Government has fallen well short of expectations for its green growth roadmap, with today’s report lacking an economic and employment strategy that would help put the UK on the path to a sustainable recovery. The government is right to identify the shift towards a green economy as an opportunity to boost growth. But the underlying trend of UK carbon emissions means that deep emissions cuts are still required to meet carbon budgets.
Ministers have provided few clues on how to encourage ‘green’ skills or secure our manufacturing base. Our energy intensive industries like steel, aluminium, ceramics and chemicals are still looking for answers.
Prospect criticised the Government’s report ‘Enabling the Transition to a Green Economy’ as a wholly inadequate substitute for the government’s promised vision for moving the UK to cleaner technologies and taking advantage of new environmental markets. “Although full of good intentions, the report says very little about how the aspirations will be delivered and falls far short of the active industrial strategy the UK urgently needs to deliver green growth.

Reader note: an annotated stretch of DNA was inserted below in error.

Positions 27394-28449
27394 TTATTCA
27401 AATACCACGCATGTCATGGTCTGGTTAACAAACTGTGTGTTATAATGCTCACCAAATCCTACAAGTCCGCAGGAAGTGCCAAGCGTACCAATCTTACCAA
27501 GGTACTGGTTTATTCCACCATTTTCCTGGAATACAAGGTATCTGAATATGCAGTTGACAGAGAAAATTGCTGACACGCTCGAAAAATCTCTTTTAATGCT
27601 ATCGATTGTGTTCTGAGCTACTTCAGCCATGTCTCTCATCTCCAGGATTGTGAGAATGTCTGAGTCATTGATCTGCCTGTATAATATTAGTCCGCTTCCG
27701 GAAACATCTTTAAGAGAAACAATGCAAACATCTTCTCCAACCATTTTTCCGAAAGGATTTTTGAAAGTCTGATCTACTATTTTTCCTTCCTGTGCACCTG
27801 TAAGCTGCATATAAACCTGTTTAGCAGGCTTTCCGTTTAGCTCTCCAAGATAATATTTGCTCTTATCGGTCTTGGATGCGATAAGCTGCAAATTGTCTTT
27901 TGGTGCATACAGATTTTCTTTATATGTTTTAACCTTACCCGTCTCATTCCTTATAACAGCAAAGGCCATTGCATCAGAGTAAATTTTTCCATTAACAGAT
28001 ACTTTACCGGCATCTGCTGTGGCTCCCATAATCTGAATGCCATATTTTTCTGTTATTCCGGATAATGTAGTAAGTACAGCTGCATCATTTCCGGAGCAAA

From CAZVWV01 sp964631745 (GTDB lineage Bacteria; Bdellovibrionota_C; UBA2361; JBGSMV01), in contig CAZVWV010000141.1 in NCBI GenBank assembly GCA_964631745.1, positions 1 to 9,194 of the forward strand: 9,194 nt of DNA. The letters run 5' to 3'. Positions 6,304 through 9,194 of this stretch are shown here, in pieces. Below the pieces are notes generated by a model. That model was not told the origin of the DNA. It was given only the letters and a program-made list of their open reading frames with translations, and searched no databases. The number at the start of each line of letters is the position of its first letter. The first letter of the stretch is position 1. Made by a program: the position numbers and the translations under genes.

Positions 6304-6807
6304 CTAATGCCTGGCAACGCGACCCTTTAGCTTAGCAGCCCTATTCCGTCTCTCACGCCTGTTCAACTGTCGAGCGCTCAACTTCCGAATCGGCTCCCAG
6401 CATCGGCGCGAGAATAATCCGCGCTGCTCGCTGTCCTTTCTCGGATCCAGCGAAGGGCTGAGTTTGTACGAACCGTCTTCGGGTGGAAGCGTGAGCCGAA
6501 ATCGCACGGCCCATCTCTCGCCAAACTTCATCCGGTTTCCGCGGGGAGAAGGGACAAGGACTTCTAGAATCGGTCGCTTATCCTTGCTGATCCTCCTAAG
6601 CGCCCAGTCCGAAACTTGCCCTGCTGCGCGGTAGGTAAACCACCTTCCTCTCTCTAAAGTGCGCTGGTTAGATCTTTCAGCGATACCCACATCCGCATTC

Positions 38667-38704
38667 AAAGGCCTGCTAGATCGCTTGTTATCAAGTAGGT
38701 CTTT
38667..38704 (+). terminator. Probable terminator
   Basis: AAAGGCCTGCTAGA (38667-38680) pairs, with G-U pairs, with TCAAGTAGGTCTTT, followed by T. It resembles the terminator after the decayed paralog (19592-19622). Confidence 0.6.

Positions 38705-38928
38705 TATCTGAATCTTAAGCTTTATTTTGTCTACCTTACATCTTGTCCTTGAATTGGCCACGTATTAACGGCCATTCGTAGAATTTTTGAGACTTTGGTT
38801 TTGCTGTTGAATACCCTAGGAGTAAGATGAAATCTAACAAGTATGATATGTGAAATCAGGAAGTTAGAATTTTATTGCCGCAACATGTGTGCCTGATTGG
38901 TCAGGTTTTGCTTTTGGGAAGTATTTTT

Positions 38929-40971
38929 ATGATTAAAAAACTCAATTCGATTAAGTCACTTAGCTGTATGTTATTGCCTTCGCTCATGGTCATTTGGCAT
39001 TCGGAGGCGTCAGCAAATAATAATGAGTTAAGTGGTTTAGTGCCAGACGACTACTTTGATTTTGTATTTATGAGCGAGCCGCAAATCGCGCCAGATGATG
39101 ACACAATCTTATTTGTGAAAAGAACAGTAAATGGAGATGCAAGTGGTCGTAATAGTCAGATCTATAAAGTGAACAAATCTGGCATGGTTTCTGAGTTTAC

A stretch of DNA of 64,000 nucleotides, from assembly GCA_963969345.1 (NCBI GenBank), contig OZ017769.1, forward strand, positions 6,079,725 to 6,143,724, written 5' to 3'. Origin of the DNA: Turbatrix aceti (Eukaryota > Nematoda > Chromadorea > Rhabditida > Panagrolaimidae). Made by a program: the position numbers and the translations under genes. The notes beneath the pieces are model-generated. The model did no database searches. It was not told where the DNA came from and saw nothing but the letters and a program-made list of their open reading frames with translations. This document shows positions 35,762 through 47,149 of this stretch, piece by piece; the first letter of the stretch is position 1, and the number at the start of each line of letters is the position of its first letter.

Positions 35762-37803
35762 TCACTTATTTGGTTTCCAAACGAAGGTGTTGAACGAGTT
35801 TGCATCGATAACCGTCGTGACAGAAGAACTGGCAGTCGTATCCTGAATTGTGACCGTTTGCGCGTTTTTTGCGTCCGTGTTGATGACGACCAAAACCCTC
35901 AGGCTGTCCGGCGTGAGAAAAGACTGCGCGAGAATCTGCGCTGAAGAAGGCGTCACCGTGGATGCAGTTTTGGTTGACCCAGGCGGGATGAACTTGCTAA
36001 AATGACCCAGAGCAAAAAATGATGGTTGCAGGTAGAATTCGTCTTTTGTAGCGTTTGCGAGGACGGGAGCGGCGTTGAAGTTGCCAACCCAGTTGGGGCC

“There is no analysis of employment implications and just one short paragraph on skills that does not even mention the crucial importance of STEM skills, where there are already shortages. A further statement, tucked away on Business Link web pages, that STEM skills will be ‘a priority for the green economy at least as much as for the economy as a whole’ singularly fails to provide reassurance.”
While acknowledging the report recognises that ‘effective and proportionate’ environmental regulation has a role to play, Sue Ferns, head of research at Prospect, said there was a clear preference to ‘explore voluntary agreements and other less burdensome alternatives’, adding “We know this will not work.”
The report concludes that ‘businesses and government must work together to fully realise the opportunities and drive green growth’.
“The reality is that they cannot succeed without engaging with the workforce. Unions have a key role to play in ensuring just transition to a green economy.”
No doubt these issues will be aired at the next meeting of the Green Economy Council on 13 October.